photo courtesy Brenda Pracheil

Pracheil shows off a paddlefish she caught on the Mississippi River during the study. Individual states currently control the regulation of this species, someting Pracheil claims needs to change. range—the Mississippi River and connected large tributaries such as the Ohio, Missouri and Tennessee Rivers. Scientists have been catching paddlefish, marking new fish and recording tagged fish for a central MIRCA database ever since. The results: paddlefish can really move. Some paddlefish have been captured in Kentucky and recaptured in South Dakota.

That is quite a distance for a fish to move and it has implications on how we should manage paddlefish and other migratory fish. Paddlefish ranges often fall under the jurisdiction of multiple state governments, each of which has different management laws. Often the rivers they live in are boundaries between states. The most extreme example is the section of the Ohio River between

UW-Madison students compete in Facebook-sponsored hackathon By Leo Rudberg the daily cardinal

Most students could not imagine working on a school project for more than 10 hours straight. However, approximately 60 University of WisconsinMadison students, ranging from freshmen to masters, competed in a Facebook-sponsored hackathon Friday and Saturday of last week. A hackathon is a programming marathon where groups of “hackers” attempt to produce a functional website or app within a time period—usually in the absence of sleep. The hackathon, which took place in the Tong Auditorium in the Engineering Centers Building, started at 5 p.m. Friday and ended about 22 hours later. “Coffee helped,” UW-Madison senior Kevin McDonald said. There were several special parts to the competition because Facebook, the social network giant, hosted the event. For example, many groups integrated Facebook and its API (application programming interface), which is what allows users to login to and use their information on other websites or apps, such as Spotify. Groups worked on projects such as games, chat services, event planners, educational programs and mobile apps—all of which worked well with the social aspect of Facebook.

According to staff, famous hackathon inventions include chat, “liking,” video features and calendar events. “The idea of Facebook hackers is for solving problems that aren’t immediately obvious,” Facebook programming engineer Ryan Patterson said. “Groups build whatever they want to build, something they would use or the world would use,” Facebook employee, university recruiter and leader of the hackathon Jordan MacDonald said.

graphics by angel lee and dylan moriarty

The goal of these events are to inspire hackers to build quickly, functionally and globally according to MacDonald. The teams were graded by two criteria: idea and execution. At 3 p.m. Saturday, groups showed off their (mostly) completed projects in a two-minute demo, with the judges’ results being announced at 4 p.m. Of course, there was a prize

for the best program. The winning group, as judged Facebook programming engineers, received a trip to Facebook headquarters in California in order to compete in the Facebook hackathon finals, as well as a few gadgets. The winners of that final round will receive the possibility of full-time positions at the company itself. A chat service named Flock claimed first place in the hackathon this year. Members included graduate student Zainab Ghadiyali, junior Guilherme Santos and freshmen Jon Morton and Lucas Mullens. Their service distributes, or “buckets,” online chatters into groups based on interests. “I watched a lot of online video streams,” said Morton, who came up with the project. “The chat room is just flooded. That’s where we got the idea.” Morton has been coding since he was 12 and Mullens since he was 10. The members were mostly strangers before they bonded over this hackathon. Ghadiyali also won the preliminary round of the Facebook hackathon last year with her team’s website, GoodMate. Ghadiyali looks forward to the competition at the Facebook HQ, but “we’re not going to prepare, it’s not in the spirit of the hackathon,” the tech veteran said. “I learned so much. I’m left feeling inspired after a hackathon. What can I do now?”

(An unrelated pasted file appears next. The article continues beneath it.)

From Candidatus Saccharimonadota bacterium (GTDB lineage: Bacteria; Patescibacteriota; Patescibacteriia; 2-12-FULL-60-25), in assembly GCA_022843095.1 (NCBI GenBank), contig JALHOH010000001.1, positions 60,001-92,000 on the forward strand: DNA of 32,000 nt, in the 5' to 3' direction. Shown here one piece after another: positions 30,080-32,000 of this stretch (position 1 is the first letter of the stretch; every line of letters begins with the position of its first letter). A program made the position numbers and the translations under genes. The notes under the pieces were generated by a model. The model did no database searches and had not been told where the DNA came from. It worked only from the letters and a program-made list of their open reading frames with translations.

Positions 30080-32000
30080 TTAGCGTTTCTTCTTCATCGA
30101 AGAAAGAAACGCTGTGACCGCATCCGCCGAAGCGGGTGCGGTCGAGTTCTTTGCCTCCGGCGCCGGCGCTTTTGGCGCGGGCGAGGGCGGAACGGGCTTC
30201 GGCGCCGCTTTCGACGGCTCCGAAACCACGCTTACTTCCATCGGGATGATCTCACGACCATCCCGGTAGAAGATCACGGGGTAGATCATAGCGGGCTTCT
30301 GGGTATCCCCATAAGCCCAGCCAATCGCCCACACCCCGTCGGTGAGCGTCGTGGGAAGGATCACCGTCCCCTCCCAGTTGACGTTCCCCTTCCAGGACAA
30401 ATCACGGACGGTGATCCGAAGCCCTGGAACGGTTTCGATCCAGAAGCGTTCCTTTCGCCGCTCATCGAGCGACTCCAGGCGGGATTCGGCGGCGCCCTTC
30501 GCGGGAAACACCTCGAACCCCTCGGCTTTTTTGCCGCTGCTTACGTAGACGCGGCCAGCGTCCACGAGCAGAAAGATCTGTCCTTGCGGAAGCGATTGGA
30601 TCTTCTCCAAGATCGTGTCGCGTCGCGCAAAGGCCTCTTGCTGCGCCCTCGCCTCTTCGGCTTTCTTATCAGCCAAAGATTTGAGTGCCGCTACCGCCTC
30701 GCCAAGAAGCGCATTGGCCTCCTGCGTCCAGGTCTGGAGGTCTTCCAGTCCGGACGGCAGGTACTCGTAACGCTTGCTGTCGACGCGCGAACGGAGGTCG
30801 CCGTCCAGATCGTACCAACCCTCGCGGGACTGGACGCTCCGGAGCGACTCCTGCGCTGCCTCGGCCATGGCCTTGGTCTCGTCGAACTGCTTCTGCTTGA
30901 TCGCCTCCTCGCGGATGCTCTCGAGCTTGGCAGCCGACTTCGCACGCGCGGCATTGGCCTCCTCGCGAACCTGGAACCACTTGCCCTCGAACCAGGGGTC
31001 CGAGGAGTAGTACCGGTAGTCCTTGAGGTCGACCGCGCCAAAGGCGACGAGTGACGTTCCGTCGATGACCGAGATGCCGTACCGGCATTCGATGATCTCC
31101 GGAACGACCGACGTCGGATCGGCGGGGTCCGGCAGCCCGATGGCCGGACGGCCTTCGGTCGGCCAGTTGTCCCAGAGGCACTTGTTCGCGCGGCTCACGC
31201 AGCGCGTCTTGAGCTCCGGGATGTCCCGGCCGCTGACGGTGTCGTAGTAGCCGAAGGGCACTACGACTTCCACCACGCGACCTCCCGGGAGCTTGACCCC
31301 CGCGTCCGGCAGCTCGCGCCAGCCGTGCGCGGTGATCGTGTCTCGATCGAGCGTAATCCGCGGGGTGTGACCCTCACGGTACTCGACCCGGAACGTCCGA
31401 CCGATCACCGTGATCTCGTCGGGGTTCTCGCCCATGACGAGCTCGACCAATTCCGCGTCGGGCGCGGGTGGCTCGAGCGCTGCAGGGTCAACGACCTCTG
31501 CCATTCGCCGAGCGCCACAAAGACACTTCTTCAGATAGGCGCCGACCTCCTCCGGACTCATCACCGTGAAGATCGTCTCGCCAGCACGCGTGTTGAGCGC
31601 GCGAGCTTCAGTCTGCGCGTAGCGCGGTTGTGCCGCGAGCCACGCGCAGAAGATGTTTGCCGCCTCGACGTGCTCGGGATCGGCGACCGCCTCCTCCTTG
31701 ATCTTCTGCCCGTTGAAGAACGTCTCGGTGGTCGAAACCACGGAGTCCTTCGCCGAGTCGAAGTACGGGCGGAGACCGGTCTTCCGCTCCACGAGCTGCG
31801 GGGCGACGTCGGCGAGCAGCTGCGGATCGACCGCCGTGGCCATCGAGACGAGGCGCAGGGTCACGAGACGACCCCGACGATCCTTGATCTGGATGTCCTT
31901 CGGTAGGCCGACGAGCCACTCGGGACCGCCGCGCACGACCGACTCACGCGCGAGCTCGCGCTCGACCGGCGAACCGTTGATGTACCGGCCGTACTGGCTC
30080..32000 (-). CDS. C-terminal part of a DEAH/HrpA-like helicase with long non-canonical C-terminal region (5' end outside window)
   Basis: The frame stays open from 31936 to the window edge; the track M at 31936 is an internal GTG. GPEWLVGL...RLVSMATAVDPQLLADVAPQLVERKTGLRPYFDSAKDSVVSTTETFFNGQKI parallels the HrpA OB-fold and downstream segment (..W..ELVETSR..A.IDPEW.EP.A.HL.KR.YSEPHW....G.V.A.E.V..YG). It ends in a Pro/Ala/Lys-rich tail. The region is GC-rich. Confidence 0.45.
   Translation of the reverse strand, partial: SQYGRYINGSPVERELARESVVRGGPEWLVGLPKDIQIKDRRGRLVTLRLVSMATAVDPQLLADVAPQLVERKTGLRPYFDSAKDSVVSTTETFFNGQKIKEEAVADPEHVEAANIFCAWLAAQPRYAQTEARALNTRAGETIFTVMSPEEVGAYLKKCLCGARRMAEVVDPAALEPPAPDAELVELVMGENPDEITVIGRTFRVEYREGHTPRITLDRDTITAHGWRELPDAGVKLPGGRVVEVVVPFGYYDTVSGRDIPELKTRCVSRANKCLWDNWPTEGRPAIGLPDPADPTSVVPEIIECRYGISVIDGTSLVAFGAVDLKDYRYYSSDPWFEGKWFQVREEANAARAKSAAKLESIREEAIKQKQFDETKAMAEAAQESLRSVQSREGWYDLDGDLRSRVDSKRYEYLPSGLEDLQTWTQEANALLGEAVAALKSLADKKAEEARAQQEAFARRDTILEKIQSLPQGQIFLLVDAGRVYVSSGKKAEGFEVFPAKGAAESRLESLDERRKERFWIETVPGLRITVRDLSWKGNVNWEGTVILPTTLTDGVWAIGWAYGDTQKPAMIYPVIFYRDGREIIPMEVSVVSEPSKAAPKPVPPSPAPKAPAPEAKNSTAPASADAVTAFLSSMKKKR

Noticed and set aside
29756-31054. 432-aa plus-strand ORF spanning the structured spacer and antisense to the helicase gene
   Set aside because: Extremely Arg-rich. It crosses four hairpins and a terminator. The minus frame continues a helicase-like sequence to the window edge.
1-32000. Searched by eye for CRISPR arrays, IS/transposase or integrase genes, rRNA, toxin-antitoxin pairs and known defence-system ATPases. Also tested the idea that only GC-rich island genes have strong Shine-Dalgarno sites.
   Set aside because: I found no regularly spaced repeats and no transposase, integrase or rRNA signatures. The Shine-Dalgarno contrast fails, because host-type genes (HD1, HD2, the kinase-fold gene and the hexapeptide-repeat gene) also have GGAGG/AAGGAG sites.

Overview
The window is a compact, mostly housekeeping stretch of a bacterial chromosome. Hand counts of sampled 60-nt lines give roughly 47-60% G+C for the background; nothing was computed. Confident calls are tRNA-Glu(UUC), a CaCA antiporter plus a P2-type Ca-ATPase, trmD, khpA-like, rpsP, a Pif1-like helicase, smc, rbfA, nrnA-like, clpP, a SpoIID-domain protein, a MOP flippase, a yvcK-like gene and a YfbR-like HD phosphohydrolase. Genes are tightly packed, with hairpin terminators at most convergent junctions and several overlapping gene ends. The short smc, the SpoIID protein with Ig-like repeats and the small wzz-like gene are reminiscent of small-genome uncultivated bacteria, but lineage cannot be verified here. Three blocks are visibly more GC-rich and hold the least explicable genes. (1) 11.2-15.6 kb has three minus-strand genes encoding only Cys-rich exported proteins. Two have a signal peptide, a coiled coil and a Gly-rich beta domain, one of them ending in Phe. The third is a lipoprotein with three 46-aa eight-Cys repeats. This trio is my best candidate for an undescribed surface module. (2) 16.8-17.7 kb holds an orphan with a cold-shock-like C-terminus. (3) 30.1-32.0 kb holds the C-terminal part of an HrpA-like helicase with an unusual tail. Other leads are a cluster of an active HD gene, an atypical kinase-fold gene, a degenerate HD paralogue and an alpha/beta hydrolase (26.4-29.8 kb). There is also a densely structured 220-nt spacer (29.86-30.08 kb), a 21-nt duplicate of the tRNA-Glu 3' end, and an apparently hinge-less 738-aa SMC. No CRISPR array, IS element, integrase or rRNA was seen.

Kentucky and Ohio; paddlefish cannot be harvested in Ohio, but in Kentucky commercial fishing of paddlefish is allowed. This is problematic because paddlefish are not an abundant species. Nobody really knows how many paddlefish are out there, but their caviar is valuable and so it drives harvest. They are internationally recognized by CITES, the Convention of International

Trade of Endangered Species, as a species threatened with extinction. However, they are not on the United States Endangered Species List, so management is in the hands of states. “We need management units that correspond with the biology of the fish,” Pracheil said. In other words, a given population of paddlefish that moves between states should be managed in one unit, rather than being controlled under multiple jurisdictions. The same can be said for migratory fish around the world. Yet worldwide migration habits are not known for any freshwater fish other than the paddlefish. “This is the highest resolution study available on migratory freshwater fish,” Pracheil said. “A ton of effort went into this, and we still don’t know a lot.” It would be very difficult to map the migratory habits of more freshwater fish species. The studies involved require a great deal of time, resources and tireless work. But they are crucial to making informed management decisions on the large rivers of world. The balance of our greatest freshwater fisheries is at stake.